new .Iih,'-. t the ware. All who J j
not Bi:beer!"0 to tbo nb l dogma cloth
ed in rwJ-C'U diCt)St are denounced
as dialoynl. '
1 have lived an sh ill die in adverse
l)9liet. I hoid Ib'ti die power . is in
Congress (not in tiie Presideur) to hi
initS later; and ti.at no power is .auy
wliere granted tor exclude them; but
that once a titaU, always a State of
the Union, is tiio coustitutiooai . and
loyal doctrine. . ...
No seccP88'on: ordinance no aet
of Congress no proclamation of tho
President, can doBtroy the constitu
tional existence of a State once ad
mitted according to. the Constitution.
Rebellious citizens may bo punished
even with det'th; but the, iifo of. t
State can only be reached by pneceas
ful treason or unurpatlon. Nation
al authority should bo exerted to pre
serve its own just powers, a well as
the, "powers n served to tha States re
spectively or the people and.'dtes
should exert all their power to main
tain each in. its sphere. Unless this
be done, disintegration by secesejou,
or centralization by usurpation will, be
result and the loss of our liberties tne
Tbe great purpose of restoring the
national ant hority and preserving the
Union with the. equality and ritftits of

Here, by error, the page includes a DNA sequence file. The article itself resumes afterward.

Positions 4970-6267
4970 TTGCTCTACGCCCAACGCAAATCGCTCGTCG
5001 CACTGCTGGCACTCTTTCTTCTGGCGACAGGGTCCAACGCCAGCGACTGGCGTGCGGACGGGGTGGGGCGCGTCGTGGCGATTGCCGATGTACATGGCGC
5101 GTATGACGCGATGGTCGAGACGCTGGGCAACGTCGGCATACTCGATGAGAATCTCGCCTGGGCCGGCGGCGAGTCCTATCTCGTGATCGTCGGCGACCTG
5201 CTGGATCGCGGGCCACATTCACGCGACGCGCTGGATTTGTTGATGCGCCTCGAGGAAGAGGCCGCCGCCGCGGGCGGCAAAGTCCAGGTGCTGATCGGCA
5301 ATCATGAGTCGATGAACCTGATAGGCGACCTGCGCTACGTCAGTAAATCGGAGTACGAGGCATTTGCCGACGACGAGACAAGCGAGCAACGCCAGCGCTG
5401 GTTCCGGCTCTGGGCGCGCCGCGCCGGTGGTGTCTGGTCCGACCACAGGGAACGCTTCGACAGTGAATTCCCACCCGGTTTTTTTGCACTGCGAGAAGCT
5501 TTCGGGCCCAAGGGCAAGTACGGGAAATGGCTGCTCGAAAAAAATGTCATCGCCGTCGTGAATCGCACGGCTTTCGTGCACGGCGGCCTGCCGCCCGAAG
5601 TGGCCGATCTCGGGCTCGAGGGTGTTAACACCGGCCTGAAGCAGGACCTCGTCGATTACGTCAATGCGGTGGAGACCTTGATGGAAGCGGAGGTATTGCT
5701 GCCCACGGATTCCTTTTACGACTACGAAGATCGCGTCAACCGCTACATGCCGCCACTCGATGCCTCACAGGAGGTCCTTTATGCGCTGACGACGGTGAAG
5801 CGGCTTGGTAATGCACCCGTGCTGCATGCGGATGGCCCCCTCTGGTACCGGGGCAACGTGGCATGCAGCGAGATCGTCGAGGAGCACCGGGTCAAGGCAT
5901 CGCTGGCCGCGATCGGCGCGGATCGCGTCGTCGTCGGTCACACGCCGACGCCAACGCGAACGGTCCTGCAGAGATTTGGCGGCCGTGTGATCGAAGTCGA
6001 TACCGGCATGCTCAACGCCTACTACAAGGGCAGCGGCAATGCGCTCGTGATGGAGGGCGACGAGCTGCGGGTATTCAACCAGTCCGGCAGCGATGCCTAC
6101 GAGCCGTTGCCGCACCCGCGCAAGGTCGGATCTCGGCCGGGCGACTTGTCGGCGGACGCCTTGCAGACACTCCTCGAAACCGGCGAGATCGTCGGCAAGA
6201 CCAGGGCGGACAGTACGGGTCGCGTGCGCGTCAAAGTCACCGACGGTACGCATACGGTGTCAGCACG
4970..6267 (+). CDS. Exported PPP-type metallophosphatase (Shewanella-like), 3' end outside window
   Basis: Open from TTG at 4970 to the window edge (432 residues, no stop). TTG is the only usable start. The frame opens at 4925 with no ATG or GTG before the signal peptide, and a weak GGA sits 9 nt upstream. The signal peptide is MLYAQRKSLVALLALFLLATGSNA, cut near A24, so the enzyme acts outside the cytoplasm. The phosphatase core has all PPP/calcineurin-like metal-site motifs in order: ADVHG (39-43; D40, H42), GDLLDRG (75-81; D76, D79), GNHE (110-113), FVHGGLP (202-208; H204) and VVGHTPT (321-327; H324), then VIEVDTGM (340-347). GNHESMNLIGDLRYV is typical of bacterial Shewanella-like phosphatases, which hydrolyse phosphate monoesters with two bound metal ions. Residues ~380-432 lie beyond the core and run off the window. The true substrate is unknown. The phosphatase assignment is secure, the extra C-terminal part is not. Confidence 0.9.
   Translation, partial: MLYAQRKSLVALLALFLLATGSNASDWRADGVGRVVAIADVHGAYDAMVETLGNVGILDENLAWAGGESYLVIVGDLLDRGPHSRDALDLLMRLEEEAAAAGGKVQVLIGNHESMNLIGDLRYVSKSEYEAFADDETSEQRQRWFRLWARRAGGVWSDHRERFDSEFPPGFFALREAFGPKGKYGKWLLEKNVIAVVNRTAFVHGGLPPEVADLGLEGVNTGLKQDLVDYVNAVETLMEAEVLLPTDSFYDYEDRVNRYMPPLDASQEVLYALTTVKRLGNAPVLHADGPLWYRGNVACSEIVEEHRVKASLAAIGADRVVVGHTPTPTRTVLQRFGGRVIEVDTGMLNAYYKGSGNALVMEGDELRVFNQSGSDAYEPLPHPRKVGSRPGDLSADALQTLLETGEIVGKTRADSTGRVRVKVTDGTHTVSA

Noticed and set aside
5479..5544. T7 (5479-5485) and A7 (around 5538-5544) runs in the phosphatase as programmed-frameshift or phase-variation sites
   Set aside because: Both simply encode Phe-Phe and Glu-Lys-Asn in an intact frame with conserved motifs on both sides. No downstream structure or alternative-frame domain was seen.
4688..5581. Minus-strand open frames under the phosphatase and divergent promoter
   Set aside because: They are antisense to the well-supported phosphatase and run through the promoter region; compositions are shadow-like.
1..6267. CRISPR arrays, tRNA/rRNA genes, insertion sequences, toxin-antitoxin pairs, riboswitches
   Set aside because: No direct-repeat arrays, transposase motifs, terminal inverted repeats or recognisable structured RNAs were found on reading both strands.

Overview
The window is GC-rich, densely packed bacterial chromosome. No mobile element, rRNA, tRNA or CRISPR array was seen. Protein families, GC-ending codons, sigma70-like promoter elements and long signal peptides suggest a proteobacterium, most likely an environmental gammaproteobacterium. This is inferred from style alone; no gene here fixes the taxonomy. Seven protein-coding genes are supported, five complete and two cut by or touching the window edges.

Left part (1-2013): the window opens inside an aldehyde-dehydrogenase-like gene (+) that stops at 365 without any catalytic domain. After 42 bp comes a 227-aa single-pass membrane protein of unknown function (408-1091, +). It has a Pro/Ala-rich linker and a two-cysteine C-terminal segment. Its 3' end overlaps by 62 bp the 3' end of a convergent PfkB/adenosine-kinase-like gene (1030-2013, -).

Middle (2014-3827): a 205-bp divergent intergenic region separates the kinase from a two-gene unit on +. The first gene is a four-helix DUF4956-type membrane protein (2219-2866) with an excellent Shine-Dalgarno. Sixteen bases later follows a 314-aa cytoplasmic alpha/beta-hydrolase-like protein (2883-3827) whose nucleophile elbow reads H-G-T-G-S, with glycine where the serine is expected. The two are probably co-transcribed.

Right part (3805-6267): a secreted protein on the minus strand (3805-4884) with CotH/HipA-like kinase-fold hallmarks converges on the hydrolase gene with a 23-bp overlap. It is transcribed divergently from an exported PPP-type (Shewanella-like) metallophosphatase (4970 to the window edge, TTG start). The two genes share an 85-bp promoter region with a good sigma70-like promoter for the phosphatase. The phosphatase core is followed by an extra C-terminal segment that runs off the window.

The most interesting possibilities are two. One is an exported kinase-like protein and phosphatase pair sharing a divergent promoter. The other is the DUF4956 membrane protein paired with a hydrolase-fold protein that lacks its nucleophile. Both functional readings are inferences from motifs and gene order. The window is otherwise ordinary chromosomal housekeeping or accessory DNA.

all the States, is now laid aside or
abandoD&d by hoee,.jo power,. for the
more engrossing object of freeing the
negro. This macluess whiob substi
totes incident for, an object, and a con
tingency for an aim and end, is one
cause 6t' protracting tbe,. wartwicb
yet loflbgrily crimson's our. land, with
the warm heartYjblood of onr nole
sons. . "Shoddies" office : holders
and coDtract buntttd fanatics; ap4
rebels, are conjointly engaged against
present peace and fu'.ura glory of pur
country, ;,Like Jonab, the , cauia. ,pf
their presence, oq. boaiU our., tshtp. 91
7 r,.1J ,r..
Slate awakens the ato:ra, and kee
alive the wrathful e emeots of robe)-.
0D' wn'c'J tDreaten t? engulph, our
'booliioaaowarjioR;. flrav tf roia,
kind and cominendatorv' article
widi'thf - second oiiice; Trying m 'I
oovlhavo beua to solve iuv connti v 'aiid
tho proseiitatioo of uiy uuuie liiie
r:.. ... .ii.iy uli.wQ R "s HI i' tl he
ctiinit 'ii i.' the lipid k -iiei ol'rud
xlihiii, iii ilic mod" net.-iired by mir
'J'.i,Bi'iiU':in. CHst tliv.4o JoiihIi 'T
i-.mid. and ili w..vt'a nil) uulwie
rod wiMi meUf.'on ftn.1 the 'Conti?u
'i -il ; :!l Btfii'j "lido iiivn tu
vivuuliii. Hid nkir'"U royajte of cumi -
ng mt:. We wit't s I ."aidort vrlio
will- "control evitiN" t jn-t ftnd M
iasnep; Atiil not uo wiio i "coutroi
lud by cventa." "
Btlii'vine the powers conferred by
the ('(iiirtfitution tt bo broad nm
jdo for tfVTT enieffeney, woilni'tdo
ne tbn CuDdtiiuiiun- i"lut!" 'under
iirctia? i viii4 it. We ''Hut tlK
Union or Ht-d by thii O.ftisM'iuiion.
ain no Uiti-'M lrti"H"d by orJtra ot
.'"-i:biQHt'onH ' a PrHidiant. ' W
d.-tfi"" .i PreBukut 'who will n il Itattt
the hu in f Sidle la the ffiibUnce 6
eventH, bin 'who will tie more flinily
dirtcf i,. rn Id r hs the stTm '.ir.-k
eii8,-niid !rHVu!'Hitiii8f tin desfroy
iif( teuiH.'8t y TtbeUion and radical
I nm profoundly grBfoful for
oi my old ' Iripcl and coinpiuiion in